New Hampshire PBS
   share this page
NATUREWORKS!
Home     About     Watch     Nature Files     Teachers     Order DVD     Contact

American Kestrel - Falco sparverius

American Kestel
Characteristics
Range
Habitat
Diet
Life Cycle
Behavior
 Classification

 Phylum: Chordata
 Class: Aves
 Order: Falconiformes
 Family: Falconidae
 Genus: Falco


American Kestrel


ICUN Redlist - World Status: Least ConcernLeast Concern
    Audio Credit: xeno-canto.org Israel Aragon cc logo
  Characteristics
American Kestrel The American kestrel is the smallest North American falcon. It is 9-12 inches in length with a wingspan of 21 inches. It has a rusty tail and back and two vertical black stripes in its face. It has a short, hooked bill; white cheeks; a long tail and long, pointed wings. The male has slate-gray wings and a spotted breast and belly. The female has rusty wings and streaks on her breast. The American kestrel is also known as the sparrow hawk.

  Range

mapThe American kestrel can be found throughout North and South America from near the tree-line in Alaska and Canada and south to Tierra del Fuego.

 

 

 

  Habitat
American KestrelThe American kestrel can be found in in almost any habitat that has open areas for hunting and tall places for it to perch. The American kestrel is the only North American falcon or hawk that nests in cavities. It makes its nest in tree cavities, under eaves, in woodpecker holes and in nesting boxes.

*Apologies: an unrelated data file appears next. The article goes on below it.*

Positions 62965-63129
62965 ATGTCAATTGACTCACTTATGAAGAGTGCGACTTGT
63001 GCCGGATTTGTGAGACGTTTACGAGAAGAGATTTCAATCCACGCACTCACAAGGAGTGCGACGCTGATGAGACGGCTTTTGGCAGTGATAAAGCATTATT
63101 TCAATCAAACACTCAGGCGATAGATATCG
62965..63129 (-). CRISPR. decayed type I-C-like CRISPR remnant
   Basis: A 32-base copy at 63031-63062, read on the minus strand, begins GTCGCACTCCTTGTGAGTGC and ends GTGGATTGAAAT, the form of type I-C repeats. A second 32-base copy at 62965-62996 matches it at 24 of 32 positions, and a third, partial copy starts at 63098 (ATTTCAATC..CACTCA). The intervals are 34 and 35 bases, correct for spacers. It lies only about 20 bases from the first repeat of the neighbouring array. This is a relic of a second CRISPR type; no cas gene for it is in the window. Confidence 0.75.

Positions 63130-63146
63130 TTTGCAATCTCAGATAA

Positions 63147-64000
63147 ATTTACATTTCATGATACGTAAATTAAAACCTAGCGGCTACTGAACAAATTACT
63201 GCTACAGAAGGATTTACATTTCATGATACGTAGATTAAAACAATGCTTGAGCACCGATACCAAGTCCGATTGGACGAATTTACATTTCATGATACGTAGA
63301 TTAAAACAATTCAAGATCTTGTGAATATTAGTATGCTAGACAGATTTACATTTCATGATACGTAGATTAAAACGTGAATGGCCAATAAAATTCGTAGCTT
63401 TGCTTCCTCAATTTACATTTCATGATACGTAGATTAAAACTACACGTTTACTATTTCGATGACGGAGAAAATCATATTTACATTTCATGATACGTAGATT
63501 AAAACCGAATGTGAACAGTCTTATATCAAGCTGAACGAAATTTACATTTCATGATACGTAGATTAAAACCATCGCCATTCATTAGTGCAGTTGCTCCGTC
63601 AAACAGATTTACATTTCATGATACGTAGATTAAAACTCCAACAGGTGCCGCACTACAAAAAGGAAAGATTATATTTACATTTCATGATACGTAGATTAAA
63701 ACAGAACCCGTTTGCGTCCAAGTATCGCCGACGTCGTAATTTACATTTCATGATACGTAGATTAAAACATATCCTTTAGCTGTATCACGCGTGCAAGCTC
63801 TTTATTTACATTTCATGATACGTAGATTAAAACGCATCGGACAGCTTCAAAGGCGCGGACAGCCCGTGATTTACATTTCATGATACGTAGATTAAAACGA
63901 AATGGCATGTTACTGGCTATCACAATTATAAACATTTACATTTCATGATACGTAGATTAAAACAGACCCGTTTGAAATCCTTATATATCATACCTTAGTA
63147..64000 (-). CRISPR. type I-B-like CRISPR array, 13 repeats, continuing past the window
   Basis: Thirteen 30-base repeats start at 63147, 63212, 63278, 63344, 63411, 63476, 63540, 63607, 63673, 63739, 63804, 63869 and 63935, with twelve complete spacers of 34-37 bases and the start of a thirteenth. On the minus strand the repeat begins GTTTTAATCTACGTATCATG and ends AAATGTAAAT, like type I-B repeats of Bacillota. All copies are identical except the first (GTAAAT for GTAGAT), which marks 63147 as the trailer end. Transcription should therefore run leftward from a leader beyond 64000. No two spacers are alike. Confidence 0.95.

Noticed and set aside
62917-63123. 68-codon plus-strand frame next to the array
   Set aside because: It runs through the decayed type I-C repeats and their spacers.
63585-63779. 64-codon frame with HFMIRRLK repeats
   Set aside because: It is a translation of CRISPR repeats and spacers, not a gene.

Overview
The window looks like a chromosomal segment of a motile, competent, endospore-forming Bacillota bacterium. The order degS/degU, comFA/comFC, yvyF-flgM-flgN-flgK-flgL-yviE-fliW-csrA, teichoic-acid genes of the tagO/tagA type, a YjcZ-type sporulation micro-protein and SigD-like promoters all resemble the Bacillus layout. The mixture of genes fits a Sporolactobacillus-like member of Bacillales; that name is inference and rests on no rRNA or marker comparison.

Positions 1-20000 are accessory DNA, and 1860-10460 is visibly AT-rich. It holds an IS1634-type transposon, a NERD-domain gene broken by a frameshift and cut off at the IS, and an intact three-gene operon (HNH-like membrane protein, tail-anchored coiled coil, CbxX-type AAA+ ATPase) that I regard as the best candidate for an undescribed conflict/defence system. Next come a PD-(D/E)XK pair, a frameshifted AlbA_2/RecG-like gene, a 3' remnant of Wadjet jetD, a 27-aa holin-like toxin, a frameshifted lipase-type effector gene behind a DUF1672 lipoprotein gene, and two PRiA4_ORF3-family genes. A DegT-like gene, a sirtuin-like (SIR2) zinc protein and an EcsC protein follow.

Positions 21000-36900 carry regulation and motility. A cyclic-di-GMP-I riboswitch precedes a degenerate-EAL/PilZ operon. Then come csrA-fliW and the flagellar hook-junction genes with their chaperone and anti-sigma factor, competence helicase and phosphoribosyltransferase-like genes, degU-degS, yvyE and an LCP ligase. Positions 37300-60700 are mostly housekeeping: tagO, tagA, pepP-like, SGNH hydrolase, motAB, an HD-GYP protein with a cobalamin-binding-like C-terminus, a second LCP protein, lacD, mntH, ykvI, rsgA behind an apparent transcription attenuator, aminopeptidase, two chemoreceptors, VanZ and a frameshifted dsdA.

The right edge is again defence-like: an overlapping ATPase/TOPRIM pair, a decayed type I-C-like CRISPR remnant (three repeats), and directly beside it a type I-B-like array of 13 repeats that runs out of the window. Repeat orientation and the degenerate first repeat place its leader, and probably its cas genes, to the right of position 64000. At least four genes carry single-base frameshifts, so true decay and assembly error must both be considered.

Diet
American KestrelThe American kestrel eats grasshoppers, crickets, grasshoppers, beetles, dragonflies, butterflies, small mammals, sparrows and other small birds, reptiles and amphibians. It perches on trees and telephone poles looking for prey. It often hovers over its prey and then drops down on it. Unlike other falcons, the American kestrel often catches its prey on the ground.
  Life Cycle

American KestrelThe American kestrel mates from March to April to early June, depending on its geographic location.

 

American KestrelThe female American kestrel may mate with two or three males before settling on a single mate. She lays three to seven eggs. The female does most of the incubation. The eggs hatch in about a month. At first, the male brings food to the female who then feeds the chicks. Later, the male will also feed the chicks. The chicks fledge in about 30 days but stay with their parents for a few weeks after fledging.

  Behavior
Except for during mating season, the American kestrel is a solitary animal.



 


Advertisement: